With their second album, The Wants, gaining our coveted TLOBF Recommended tag, and their debut album blowing away most of the British pop dirge in front of it, The Phantom Band are on a roll. I got the chance to fire some questions at Andy Wake, their keyboardist, about the difficult second album and all that revolves around making music.
Welcome back! I feel as though The Wants is a continuation of your sound, a definite progression from Checkmate Savage. How did your approach writing the “difficult” second album?
It wasn’t difficult in terms of coming up with ideas for it. What was quite tricky was having limited time to write it – trying to get the best out of the ideas we had. We did it pretty much in situ at Chem19 in Blantyre- we went into the studio with very little in terms of songs and structures, using the capabilities of the studio and the recording process as a means of writing the music. Ideas between us all were bounced off the studio and it became a process of elimination rather than a linear writing process.
The Wants feels a little more sparse than your debut, the influence of pop music not as prevalent. Was this a conscious decision? Did you want to explore other musical avenues?
We didn’t give any consideration to what avenues we were exploring but I suppose, given the way we were writing the album, we were conscious of not recording anything that didn’t contribute significantly to the feel or structure of the music. That said, we continued to work in a way that allowed tracks to change in feel and direction by parts individuals came up with on the spot- we liked how that worked on Checkmate Savage. But if Checkmate Savage sounds more influenced by pop, then that is coincidental- perhaps rooted in what we happened to be listening to at the time- but I don’t think we were listening to any less pop music than we were in 2009. I think the musical avenues explored are entirely circumstantial, depending on who was able to be in the studio on the day, and how they happened to be feeling when making aesthetic judgments. The album could have just as easily turned out entirely different. I think that, perhaps, what we decided not to keep could be just as interesting, if not more so, than what made it on to the finished tracks. We’d probably have a full album of techno, bluegrass or drone metal in there somewhere.
What do you feel are your major sources of inspiration? Is it purely music? Do you find it in books, movies etc?
I think, as with any creative endeavour, one finds inspiration in whatever is around them, regardless of medium. I suppose the main thing is that, on the whole, we aren’t proactively looking for them so it’s virtually impossible to pin down what comes from where- it’s not as direct or simple as that. We all read a lot and watch a lot of films, and I’m sure this all influences the music and lyrics in some way or other.
Was there a specific theme flowing through the album or is it just a collection of songs?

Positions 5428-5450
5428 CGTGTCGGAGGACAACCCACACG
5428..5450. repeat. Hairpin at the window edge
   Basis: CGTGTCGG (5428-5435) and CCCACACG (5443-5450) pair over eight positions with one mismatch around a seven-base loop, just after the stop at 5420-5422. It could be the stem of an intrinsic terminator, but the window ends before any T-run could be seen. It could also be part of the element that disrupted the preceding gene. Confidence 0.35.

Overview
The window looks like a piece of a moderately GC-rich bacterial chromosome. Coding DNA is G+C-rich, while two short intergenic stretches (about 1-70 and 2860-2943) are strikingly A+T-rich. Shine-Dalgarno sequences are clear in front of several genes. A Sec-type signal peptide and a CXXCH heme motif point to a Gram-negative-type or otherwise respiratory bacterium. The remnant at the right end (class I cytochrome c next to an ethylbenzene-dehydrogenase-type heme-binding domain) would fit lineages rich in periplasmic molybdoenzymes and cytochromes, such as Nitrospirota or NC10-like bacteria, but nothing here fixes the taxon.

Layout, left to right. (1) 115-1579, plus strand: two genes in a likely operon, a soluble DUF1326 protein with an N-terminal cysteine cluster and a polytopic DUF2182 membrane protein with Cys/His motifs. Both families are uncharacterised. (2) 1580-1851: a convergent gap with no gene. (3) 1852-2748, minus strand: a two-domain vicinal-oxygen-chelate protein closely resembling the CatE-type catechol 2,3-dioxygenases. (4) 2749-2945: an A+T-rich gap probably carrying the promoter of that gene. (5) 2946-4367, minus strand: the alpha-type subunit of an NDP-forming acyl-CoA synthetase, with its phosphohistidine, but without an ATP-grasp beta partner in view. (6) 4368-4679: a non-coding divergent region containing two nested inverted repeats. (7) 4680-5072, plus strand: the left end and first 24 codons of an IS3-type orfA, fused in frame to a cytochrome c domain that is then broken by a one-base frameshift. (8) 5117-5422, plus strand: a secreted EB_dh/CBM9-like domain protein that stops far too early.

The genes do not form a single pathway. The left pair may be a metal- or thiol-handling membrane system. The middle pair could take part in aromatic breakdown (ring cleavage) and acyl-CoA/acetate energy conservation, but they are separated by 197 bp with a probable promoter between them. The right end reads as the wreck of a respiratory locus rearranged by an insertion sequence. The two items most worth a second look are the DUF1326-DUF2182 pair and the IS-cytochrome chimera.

There is a theme- I’ve always described it as a concept album where we haven’t quite figured out what the concept is – so it’s glasgow/blantyre/chem19, spring 2010 themed. This seems a bit of a sound-bite, but I think the feeling of a theme will always occur when you set about writing music as a complete album rather than a linear series of tracks. I think there is a distinct feel that runs through the tracks as we were approaching them all with the same agenda and aspirations. If you can work out what that theme is then, congratulations, you’ve won a boat.
Where did the album title come from?
It’s a phrase that we’ve always used light-heartedly in reference to sexual desire, but we started to apply it to an increasing range of situations, usually pertaining to unfulfilled aspiration- the things that drive you to explore a creative or philosophical avenue. Longings that, like those sexy wants, could never be entirely satisfied – if they could then what would be the point? The first outings of greg’s guitar parts gave me the wants. Much of the album carries a loose idea of someone being driven towards something by some otherly or unknown force – something beyond control or understanding. Have a listen with that in mind and you might just garner an understanding as to why we called it The Wants. Either that or consider that some of it is a wee bit creepy.
Are all the songs new and specifically written for the new album, or did you reuse some from your earlier days and incarnations?
All the tracks were written specifically for this album or, in a way, by this album. We’re not ruling out the idea of revisiting ideas we had a long time ago though- maybe on our next album you might hear something that wasn’t quite finished in time for Checkmate Savage. We have a huge library of rehearsal recordings to consult if/when we run out of ideas!